William Peterson – best known to some of you as Gil Grissom in CSI – plays the out of control, doesn’t play by the rules secret service man in question, Richard Chance. His performance is very arrogant and brash, but he’s full of anger as master counterfeiter and art weirdo Rick Masters (played by the always creepy Willem Dafoe) just offed his partner Jimmy Hart, who only had two more days until he was retired! Talk about bad luck and being at the wrong place at the wrong time as Jimmy is shot in the face with a shotgun and thrown in a dumpster. Jimmy was Chance’s amigo and Chance will do whatever it takes to nail Rick Masters by the balls, however this proves to be a little more difficult as his new partner, John Vukovich, does play by the rules. Oh man, can you believe it? Two guys, one’s a rebel with a leather jacket and the other one wears slacks and does it by the book. What are the odds? Of course, this doesn’t stop Chance from pushing his Vukovich further and further to the edge, since he knows his new partner won’t rat him out. Kinda feels like he’s using him.
You could argue that he is, since Chance seems selfish and doesn’t seem to care about anyone or anything other than what he wants, I mean, he still uses his old informant Ruth for dirt and sex… and dirty sex and if she doesn’t, why, he’ll just have her sent back to jail. This is your good guy, ladies and gentlemen. The only thing making him one is a badge. Chance and Vukovich track down any lead they can to get close to Masters, like tackling Masters’ mule Carl Cody (John Turturro before he disgraced himself by constantly being in Adam Sandler flicks), but even he won’t talk. This doesn’t stop Masters from trying to have Cody killed in prison, worried that he may snitch. Masters even has to waste people he feels are trying to screw him over, so although he comes off as a calm, cool dude, he’s pretty vicious and not someone you would want to double cross.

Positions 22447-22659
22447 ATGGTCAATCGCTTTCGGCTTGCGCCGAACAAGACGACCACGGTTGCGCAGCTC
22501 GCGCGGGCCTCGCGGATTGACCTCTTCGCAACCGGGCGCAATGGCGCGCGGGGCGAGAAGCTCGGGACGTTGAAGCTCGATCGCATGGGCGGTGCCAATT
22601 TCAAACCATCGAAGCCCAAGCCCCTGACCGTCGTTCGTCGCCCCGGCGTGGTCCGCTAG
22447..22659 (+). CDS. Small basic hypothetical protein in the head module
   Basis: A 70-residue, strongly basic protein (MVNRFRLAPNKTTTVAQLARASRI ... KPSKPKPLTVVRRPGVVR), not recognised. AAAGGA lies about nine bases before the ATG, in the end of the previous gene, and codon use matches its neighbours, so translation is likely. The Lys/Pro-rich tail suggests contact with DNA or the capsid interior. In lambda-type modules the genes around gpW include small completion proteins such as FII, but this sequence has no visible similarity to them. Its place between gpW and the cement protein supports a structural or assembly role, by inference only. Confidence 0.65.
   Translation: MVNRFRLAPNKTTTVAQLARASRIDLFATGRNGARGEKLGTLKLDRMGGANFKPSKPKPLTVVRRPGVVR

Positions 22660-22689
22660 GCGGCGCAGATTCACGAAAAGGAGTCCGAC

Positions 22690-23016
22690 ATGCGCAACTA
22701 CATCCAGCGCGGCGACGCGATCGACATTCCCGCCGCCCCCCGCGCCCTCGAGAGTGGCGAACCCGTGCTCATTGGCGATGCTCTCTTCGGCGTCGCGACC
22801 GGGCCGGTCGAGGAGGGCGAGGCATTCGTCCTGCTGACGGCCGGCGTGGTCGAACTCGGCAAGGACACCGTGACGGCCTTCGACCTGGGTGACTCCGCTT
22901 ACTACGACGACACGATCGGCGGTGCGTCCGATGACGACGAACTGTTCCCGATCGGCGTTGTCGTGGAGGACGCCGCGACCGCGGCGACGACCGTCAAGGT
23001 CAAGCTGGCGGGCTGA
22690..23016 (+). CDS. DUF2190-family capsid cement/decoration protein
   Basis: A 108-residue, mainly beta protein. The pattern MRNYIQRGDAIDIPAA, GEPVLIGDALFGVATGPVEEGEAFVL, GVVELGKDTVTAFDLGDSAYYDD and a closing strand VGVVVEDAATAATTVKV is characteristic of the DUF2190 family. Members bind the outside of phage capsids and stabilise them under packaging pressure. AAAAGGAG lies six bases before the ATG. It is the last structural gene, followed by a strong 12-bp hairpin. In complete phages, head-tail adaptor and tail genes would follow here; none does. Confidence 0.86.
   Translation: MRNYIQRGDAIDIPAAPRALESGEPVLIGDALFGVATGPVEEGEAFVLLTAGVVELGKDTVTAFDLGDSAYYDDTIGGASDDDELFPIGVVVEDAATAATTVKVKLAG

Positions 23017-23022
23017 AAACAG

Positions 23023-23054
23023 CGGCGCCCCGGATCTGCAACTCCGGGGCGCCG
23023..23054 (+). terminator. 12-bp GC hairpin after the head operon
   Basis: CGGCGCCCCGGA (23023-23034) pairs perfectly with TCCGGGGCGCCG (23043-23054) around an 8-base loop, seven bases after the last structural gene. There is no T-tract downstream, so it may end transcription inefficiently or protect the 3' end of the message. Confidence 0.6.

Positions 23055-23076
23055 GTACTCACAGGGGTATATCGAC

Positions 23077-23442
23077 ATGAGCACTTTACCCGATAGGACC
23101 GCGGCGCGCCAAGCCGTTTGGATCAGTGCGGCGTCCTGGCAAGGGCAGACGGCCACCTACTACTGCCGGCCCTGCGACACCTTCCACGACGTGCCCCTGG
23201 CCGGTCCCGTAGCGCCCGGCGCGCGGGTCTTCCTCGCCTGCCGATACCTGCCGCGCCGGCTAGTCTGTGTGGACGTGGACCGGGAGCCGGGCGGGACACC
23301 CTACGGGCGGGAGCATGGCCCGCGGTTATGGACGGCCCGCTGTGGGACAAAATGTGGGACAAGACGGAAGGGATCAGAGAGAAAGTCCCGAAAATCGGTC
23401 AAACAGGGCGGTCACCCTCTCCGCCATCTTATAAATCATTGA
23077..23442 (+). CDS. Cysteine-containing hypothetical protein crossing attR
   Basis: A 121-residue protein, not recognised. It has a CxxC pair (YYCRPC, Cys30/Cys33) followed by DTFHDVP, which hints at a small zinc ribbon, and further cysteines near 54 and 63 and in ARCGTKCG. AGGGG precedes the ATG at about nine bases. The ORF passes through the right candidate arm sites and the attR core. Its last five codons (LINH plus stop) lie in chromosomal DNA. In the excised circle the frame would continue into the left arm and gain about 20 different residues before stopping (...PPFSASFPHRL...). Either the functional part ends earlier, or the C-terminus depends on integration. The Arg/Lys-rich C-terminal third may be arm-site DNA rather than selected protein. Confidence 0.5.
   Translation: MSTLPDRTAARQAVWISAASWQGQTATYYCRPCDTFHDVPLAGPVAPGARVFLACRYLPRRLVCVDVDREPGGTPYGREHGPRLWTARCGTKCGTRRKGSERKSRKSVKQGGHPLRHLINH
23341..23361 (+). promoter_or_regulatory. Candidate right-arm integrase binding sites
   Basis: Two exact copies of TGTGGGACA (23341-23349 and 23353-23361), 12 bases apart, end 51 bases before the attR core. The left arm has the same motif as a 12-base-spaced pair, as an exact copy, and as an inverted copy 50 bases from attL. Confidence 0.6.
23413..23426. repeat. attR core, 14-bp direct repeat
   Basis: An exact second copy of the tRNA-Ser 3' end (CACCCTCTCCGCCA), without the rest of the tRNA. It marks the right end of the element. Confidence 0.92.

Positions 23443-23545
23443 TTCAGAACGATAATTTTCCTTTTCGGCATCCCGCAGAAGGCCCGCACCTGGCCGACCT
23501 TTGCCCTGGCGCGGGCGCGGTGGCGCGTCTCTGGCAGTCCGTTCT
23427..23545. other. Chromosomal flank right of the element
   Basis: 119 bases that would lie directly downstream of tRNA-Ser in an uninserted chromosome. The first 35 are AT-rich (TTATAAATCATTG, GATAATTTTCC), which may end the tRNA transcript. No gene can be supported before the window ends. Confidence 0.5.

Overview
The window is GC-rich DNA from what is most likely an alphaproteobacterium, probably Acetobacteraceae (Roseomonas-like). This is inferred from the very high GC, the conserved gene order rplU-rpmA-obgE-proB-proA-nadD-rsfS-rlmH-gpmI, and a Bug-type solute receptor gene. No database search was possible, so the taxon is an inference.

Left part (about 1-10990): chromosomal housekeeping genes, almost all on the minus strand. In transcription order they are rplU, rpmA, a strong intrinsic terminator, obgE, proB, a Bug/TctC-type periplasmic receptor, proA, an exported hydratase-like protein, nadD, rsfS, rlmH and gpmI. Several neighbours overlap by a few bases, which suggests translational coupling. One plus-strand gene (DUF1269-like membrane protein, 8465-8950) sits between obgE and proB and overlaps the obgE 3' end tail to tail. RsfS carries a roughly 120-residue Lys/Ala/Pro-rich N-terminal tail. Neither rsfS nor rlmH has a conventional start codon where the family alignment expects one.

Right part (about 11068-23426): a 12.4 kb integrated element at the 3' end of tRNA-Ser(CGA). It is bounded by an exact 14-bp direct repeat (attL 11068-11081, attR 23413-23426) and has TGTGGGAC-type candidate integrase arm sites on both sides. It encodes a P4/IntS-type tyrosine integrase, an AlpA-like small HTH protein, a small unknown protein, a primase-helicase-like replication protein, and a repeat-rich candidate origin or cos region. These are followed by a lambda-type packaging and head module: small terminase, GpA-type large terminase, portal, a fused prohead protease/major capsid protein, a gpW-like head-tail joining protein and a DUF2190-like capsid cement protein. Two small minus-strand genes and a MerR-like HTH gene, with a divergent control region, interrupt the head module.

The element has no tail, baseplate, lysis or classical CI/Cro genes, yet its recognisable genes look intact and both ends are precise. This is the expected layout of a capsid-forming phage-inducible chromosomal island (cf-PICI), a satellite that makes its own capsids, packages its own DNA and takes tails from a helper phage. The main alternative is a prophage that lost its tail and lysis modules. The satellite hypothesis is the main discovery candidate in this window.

Eventually Chance and Vukovich go undercover to get close to Masters and they need him to print money to catch him red handed, but in order to do so, they’re gonna need some front money. Too bad the Secret Service are a bunch of tightwads, because now the two need to find another means. Ruth lets it slip that someone is coming in from Hong Kong with $50,000 to buy some diamonds, so that gives Chance the idea to rob the poor sucker, even if Vukovich is kicking and screaming about it the whole time. Wouldn’t you know it, things go wrong and the two agents, who are trying not to get busted illegally robbing someone, find themselves in a really intense and chest gripping car chase, but who are these guys and where did they come from? It’s a quickly revealed little twist, but it’s to show you how far Chance has really fallen and his partner needs to decide if he should roll over on him or keep going along with his plans to get Masters and the are close. Real close, but things are about to get really ugly in one of the most shocking, holy-shit-I didn’t-see-that-coming ending of possibly all time.